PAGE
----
Cytotoxicity and changes in gene expression under aluminium potassium sulfate on Spodoptera frugiperda 9 cells.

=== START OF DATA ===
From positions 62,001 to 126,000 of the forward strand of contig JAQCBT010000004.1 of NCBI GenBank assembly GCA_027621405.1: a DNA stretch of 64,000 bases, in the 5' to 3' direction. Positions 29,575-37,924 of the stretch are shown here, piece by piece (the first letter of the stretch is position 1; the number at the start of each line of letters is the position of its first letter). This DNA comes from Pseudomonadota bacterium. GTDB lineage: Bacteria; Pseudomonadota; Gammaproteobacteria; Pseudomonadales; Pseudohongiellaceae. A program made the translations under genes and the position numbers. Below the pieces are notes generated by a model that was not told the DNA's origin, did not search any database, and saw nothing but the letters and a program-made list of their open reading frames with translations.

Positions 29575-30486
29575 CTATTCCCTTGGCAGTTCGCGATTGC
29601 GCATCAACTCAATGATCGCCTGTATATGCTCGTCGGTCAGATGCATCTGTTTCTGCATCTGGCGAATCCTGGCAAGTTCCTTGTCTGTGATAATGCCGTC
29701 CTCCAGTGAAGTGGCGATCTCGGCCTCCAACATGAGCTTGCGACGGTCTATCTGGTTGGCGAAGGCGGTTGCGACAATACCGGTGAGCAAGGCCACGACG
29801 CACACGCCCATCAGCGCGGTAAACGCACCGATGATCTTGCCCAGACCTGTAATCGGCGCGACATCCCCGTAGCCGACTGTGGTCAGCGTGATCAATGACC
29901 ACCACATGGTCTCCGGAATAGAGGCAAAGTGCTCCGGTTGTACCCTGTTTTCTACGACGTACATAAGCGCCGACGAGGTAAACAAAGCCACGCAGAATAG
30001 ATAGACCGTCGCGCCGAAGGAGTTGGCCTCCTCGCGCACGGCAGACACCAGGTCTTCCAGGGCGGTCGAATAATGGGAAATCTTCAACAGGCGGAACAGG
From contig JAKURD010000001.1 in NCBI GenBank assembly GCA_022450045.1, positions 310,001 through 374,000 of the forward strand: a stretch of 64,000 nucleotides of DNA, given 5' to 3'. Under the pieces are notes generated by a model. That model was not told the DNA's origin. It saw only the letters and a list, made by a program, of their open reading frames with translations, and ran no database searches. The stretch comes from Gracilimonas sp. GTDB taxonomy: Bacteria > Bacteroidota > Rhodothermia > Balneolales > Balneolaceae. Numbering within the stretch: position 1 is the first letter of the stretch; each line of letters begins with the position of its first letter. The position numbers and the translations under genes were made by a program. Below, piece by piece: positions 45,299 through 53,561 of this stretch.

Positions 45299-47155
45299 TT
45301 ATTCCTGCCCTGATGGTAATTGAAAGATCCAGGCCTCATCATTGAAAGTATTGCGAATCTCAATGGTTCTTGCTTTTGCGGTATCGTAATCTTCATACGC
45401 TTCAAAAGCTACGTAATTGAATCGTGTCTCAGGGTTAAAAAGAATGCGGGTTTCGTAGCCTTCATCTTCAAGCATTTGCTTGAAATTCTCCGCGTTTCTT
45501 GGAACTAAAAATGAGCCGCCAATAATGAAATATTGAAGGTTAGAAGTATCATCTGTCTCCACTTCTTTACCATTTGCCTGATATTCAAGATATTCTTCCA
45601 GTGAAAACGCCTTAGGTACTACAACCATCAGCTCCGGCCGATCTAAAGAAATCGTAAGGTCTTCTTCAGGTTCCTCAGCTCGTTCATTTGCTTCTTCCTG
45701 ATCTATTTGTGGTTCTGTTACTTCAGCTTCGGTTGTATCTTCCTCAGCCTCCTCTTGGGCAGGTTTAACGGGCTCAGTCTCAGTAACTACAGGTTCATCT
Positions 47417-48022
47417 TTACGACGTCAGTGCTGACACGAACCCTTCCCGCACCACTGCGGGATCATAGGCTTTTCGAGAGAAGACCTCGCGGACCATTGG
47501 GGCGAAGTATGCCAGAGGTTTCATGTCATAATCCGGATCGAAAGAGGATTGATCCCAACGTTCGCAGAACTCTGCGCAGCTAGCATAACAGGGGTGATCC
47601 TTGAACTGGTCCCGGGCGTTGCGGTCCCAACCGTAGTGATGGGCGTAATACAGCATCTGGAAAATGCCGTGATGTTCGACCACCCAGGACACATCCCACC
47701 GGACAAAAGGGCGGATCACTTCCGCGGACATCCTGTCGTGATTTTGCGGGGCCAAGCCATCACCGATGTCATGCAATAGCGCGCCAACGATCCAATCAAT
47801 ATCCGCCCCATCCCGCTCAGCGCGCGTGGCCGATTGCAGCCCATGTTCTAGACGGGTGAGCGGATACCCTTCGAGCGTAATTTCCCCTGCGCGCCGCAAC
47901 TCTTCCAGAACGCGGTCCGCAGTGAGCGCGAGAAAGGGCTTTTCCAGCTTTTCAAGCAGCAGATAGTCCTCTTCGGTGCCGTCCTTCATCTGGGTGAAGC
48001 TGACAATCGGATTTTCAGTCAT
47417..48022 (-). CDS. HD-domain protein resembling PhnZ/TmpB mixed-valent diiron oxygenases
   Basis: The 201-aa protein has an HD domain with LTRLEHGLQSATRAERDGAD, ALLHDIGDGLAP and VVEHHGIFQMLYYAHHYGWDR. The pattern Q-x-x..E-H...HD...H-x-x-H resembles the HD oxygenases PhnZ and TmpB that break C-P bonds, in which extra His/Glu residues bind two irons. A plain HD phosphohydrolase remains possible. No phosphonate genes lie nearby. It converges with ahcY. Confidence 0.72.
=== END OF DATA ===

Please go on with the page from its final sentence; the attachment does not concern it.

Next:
Aluminium, a substance found in large amounts in nature, has been widely used for various purposes, especially food additives. The effects of long-term and excessive exposure to aluminium on human health are receiving increasing attention. The extensive human use of aluminium food additives can also cause aluminium to enter the ecosystem, where it has significant impacts on insects. This study explored the cytotoxicity and changes in gene expression under aluminium potassium sulfate toward Spodoptera frugiperda 9 cells. We found that high concentrations of aluminium resulted in cell enlargement and cell membrane breakage, decreased cell vitality, and apoptosis. Through RNA-Seq transcriptomics, we found that aluminium ions may inhibit the expression of regulatory-associated protein of mTOR, tdIns-dependent protein kinase-1, and small heat shock proteins (heat shock 70 kDa protein and crystallin alpha B), leading to changes in mTOR-related pathways (such as the longevity regulation pathway and PI3K-Akt signalling pathway), and promoting cell apoptosis. On the other hand, aluminium ions lead to the overexpression of GSH S-transferase, prostaglandin-H2 D-isomerase and pyrimidodiazepine synthase, and induce intracellular oxidative damage, which ultimately affects cell growth and apoptosis through a series of cascade reactions.